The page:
Many rock guitarists may, at some point in their musical journey, feel the need to learn jazz, which can appear quite daunting initially. The good news is, that you are able to use your existing knowledge of rock guitar to start you off on your jazz guitar journey!
Like with any style of music, scales will be a fundamental piece of knowledge that feeds into every aspect of your playing. This will particularly help with the theory side of jazz guitar playing, as you could argue that jazz guitar is much more theory-based than rock guitar. In rock, we play a lot ‘by ear’ or ‘by feel’, often using one blanket pentatonic scale to solo throughout the entire chord progression. In jazz, we play it much more chord-by-chord, sometimes having to change scale or arpeggio (more on this in a minute) every chord change! A great place to start with scales will be the modes of the Major scale. These are:
- Ionian (Major)
Each of these notes is built off of the notes of the Major scale (or Ionian mode). For example, the C Major/Ionian will be playing notes from C to C with no accidentals. D Dorian will be playing notes from D to D with no accidentals, E Phrygian will be playing notes from E to E with no accidentals ect. Even though all of these scales/modes contain the same notes, they will each have their own unique sound when played in context, especially over the appropriate chords that they fit with. Start off your jazz guitar journey by learning these modes of the Major scale in all positions of the neck.
Once you have a good grasp of the Major scale, this will help a lot with learning the mechanics of arpeggios. The definition of the word “arpeggio” means to play notes separately one after another rather than all together at once in a chord, so it literally just means to play a broken chord. We can also think of an arpeggio as a scale with particular notes taken out.
For example, a C Major 7 arpeggio will be the 1 – 3 – 5 – 7 from the Major scale, played separately one after another. There are four main types of arpeggios that you can focus on when starting your guitar journey, which can be created using the following formulas and altering notes found in the Major scale that we have already learned:
MAJ 7: 1 – 3 – 5 – 7
DOM 7: 1 – 3 – 5 – b7
MIN 7: 1 – b3 – 5 – b7
MIN 7 (b5): 1 – b3 – b5 – b7
Jazz will contain many more chords than we are used to in rock, usually in the form of 7th chords. These can then be further extended up using 9ths, 11ths, and 13ths, and then from there, altering other notes in the chords to create more dissonant sounds.
Start with building up your chordal library with Major 7th, Minor 7th, Dominant 7th, and Minor 7 (b5) chords (just like the arpeggios!) in multiple positions on the neck, which should cover you in most situations. Even more complicated chords can be simplified down to one of these four chords in the beginning!
Also, be sure to check out our article “Jazz guitar chords for beginners: how to jazzify your chords and get started with jazz!”.
Playing over chord changes
As we already hinted at earlier, jazz guitar will involve a different way of thinking when playing, which is much more chord-by-chord rather than just the overall key. We will often have to ‘play over changes’, which means we target notes in each chord using arpeggios to hit the important chord tones so that we can follow these chord changes.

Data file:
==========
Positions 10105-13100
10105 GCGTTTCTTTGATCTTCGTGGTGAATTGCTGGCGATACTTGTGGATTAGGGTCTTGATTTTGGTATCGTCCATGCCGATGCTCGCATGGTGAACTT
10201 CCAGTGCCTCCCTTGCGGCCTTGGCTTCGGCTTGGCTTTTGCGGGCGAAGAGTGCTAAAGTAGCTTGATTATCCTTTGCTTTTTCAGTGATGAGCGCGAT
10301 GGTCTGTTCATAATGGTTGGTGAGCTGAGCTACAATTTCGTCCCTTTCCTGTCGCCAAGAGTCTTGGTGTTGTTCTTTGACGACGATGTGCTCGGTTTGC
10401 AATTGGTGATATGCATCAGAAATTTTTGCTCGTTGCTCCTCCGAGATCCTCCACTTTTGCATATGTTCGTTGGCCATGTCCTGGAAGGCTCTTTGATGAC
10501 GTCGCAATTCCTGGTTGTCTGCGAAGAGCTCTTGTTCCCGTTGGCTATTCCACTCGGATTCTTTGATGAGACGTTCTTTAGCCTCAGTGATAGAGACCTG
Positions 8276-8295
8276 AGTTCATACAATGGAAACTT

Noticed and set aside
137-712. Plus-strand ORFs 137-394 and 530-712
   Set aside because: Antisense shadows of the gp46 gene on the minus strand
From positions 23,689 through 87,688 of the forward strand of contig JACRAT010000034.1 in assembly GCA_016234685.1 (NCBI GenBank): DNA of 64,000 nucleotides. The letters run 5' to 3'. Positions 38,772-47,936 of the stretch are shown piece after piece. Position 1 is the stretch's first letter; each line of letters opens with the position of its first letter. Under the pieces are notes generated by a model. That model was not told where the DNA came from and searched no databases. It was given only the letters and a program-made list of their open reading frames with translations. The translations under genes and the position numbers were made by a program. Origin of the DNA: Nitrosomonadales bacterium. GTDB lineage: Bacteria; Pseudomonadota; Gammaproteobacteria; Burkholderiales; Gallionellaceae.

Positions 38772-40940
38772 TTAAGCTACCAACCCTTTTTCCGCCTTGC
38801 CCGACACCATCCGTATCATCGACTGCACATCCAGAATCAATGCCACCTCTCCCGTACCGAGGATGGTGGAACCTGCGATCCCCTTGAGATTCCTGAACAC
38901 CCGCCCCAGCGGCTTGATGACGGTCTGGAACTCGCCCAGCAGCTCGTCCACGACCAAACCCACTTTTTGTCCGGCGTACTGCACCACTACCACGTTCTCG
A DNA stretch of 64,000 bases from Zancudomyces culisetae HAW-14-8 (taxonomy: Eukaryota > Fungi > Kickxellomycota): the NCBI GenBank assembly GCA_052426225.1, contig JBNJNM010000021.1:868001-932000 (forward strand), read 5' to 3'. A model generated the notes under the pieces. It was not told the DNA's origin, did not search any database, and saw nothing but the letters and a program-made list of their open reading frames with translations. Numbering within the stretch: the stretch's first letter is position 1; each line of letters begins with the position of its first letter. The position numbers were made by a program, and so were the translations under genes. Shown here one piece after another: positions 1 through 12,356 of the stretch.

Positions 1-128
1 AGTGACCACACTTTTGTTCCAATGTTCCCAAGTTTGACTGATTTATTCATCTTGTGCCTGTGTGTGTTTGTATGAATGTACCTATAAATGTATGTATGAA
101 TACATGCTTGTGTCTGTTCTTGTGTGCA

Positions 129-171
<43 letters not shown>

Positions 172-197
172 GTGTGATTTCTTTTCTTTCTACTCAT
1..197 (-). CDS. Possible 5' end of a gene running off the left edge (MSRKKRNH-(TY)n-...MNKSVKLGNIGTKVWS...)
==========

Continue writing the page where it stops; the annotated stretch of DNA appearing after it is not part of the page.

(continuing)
This can be quite difficult in the beginning, as we need to be comfortable with all of our scales and arpeggios all over the neck in order to think quickly enough to play these successfully. Sometimes, the chords can change multiple times per bar, so slow practice going through all of the arpeggios needed will be important to successfully playing the changes.
Arguably, the biggest part of being a jazz musician is improvisation, which is a concept that we are somewhat familiar with in rock! Depending which sub-genres of rock you are into, you may already have some experience with improvising. Blues/blues-rock will be big on improvising, which we follow more or less the same approach as in jazz.
We have already spoken about playing over chord changes and using arpeggios, etc., but a big part of improvising in any genre will be to make your solos sound like melodies rather than just playing arpeggios up and down, which can just sound like a warm-up exercise.
To create more of a melodic and memorable solo, try following these simple tips:
USE REPETITION – a solo or melody can’t really be memorable unless there is some element of repetition to it. Pick a simple phrase to repeat a few times around, sometimes with different variations to keep it interesting.
LEAVE SPACE – imagine if you spoke constantly with no pauses in your sentences or if you were reading a book that had no full stops/periods or commas. Exhausting! Your solos will be exactly the same. The phrase that you just played will have much more impact when you leave a gap at the end, letting the listener digest what you just played.
PLAY FRAGMENTS OF THE SCALES – even though we don’t want to sound like we are playing a warm-up exercise, we still need to play fragments of the scales in order to sound melodic. Try the first 4 or 5 notes of a scale, then pause or change rhythmically to create some difference from the original scale.
Enjoyed this jazz guitar guide? Good news!
We have another in-depth article on the topic. Take a deeper dive into the world of jazz guitar with our additional guide – waiting for you to explore! Click here to read more.